So, for the sake of illustrating the multiple dog eating question: let’s say you have an old dog and a puppy and you are trying to keep the older dog’s “rank” by always feeding him first.

In that situation – your actions are based on an abstract label – such as “dominance” or “higher rank” – and what gets overlooked are the behaviours that are happening in the moment, in the NOW. And, as a reinforcement trainer – the exact thing I am interested in – is BEHAVIOUR, in the Now. What is the older dog doing to earn him his meal? What is the younger dog doing to earn him the wait? What behaviours are being reinforced, period?

So, the short of it is – take the time to train and teach, each dog individually first – WHAT BEHAVIORS will result in getting access to their meal – so that you start to incorporate plain old manners into how you go about giving out the dog’s food.  As long as you have eye sight and can see what your dog is doing – you are able to pick and choose and decide on whether the behaviour you see is one you like, or not.

When we brought home the very excitable sheltie puppy Pinot about 4 years ago now – there was a big change for us, and for the older dog, Maggio in how we would handle mealtimes. For Maggio – it meant really proofing his down-stay on his bed: getting him to maintain position during meal prep – no matter what – so that I could work with the wild puppy.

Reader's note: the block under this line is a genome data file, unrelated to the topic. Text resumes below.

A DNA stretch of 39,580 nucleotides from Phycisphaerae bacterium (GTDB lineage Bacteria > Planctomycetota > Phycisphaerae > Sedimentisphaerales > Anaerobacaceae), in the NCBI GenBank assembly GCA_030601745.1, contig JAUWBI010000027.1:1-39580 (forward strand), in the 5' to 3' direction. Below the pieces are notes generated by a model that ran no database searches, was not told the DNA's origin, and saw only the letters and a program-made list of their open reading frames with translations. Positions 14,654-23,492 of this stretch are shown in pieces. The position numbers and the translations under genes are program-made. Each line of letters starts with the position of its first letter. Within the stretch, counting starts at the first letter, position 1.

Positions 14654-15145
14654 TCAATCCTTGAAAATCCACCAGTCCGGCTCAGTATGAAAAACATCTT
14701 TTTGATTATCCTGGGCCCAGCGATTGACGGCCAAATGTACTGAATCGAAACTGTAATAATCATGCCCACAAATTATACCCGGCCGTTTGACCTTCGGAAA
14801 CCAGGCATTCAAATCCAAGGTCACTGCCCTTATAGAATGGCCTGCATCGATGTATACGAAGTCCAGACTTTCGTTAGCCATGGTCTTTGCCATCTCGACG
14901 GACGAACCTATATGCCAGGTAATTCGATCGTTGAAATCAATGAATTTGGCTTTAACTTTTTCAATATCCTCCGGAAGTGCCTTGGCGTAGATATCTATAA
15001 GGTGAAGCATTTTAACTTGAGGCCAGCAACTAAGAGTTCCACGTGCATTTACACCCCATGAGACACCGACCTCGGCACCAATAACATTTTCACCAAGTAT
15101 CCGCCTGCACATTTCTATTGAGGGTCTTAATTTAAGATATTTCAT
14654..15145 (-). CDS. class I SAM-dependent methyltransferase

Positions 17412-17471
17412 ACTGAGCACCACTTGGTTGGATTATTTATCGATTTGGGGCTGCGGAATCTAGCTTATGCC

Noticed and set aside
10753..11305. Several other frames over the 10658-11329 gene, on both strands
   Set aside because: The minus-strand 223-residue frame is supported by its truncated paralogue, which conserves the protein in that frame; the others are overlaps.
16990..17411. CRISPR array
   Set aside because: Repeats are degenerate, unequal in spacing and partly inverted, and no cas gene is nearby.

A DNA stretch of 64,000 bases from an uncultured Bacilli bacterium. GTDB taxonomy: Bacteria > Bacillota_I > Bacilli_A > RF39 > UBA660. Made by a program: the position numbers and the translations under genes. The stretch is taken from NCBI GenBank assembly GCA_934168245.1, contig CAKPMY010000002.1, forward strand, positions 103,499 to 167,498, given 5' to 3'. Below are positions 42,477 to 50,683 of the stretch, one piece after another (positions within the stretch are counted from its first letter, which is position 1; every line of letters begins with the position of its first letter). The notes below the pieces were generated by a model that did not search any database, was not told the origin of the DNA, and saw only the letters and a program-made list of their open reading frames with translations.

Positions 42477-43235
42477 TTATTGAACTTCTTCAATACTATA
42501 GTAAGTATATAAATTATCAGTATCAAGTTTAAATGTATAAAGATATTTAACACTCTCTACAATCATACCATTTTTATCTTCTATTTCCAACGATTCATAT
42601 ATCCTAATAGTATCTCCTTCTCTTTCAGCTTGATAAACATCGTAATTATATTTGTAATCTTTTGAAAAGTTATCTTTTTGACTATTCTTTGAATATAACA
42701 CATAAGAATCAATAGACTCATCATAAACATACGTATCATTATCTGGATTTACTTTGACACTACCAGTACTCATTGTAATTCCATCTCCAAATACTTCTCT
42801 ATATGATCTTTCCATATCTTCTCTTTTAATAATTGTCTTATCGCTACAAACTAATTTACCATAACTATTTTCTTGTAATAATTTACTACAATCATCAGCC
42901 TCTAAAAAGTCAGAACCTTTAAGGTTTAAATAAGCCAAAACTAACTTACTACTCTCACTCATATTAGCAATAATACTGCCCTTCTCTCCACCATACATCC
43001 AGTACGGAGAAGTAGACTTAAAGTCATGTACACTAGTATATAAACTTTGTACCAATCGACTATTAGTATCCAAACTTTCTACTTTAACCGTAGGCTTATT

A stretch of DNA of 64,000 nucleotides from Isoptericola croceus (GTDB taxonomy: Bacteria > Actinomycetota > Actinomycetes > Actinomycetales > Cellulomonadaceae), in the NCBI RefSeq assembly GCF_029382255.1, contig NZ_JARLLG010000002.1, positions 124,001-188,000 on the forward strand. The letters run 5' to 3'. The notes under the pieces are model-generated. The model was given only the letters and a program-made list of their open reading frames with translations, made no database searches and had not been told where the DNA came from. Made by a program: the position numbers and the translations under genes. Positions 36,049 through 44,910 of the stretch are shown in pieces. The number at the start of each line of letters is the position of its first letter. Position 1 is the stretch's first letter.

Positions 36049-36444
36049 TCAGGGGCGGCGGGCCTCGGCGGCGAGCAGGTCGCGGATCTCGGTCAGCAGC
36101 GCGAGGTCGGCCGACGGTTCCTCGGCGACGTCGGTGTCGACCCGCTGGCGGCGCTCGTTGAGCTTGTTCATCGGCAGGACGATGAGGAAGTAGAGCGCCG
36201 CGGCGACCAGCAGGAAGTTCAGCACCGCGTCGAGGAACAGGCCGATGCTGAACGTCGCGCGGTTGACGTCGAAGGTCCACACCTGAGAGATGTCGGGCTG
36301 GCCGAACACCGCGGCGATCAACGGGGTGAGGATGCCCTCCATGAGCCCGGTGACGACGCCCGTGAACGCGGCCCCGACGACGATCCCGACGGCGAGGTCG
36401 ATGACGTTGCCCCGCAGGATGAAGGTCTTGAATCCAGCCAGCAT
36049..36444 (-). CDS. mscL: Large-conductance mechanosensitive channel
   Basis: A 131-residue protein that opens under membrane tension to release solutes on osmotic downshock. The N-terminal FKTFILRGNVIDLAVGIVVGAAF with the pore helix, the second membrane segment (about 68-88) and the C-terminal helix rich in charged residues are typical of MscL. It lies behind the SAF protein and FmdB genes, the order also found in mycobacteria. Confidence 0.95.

For Pinot – I VERY quickly decided I needed to make sure we worked through her excited barking when food came out. Within a few days of arriving at my house as an 8 week old puppy she knew the meal-time predictors and started leaping and barking in excitement to get fed! I never found that particularly attractive so promptly put her on a “you get food for being quiet” program, while the older dog was on a program to hold a long down on his mat and be fed in small portions waiting patiently while I worked with the puppy. That was one of the “nows” we worked through when the two of them were getting used to a new side-by-side routine. I adapted and worked on what I needed to work on: in that particular moment.

As they both learned about what works and what doesn’t, I continually adapted and changed my plan and was able to “up the bar” and work on more solid skills. Today, Both dogs will wait and listen for verbal release – sometimes it’s Pinot who gets released to her food first, other times it’s Maggio – on occasion I might test their listening skills and say “Potatoe!” or “Muscleboat!” just to see that they’re still listening and not assuming 🙂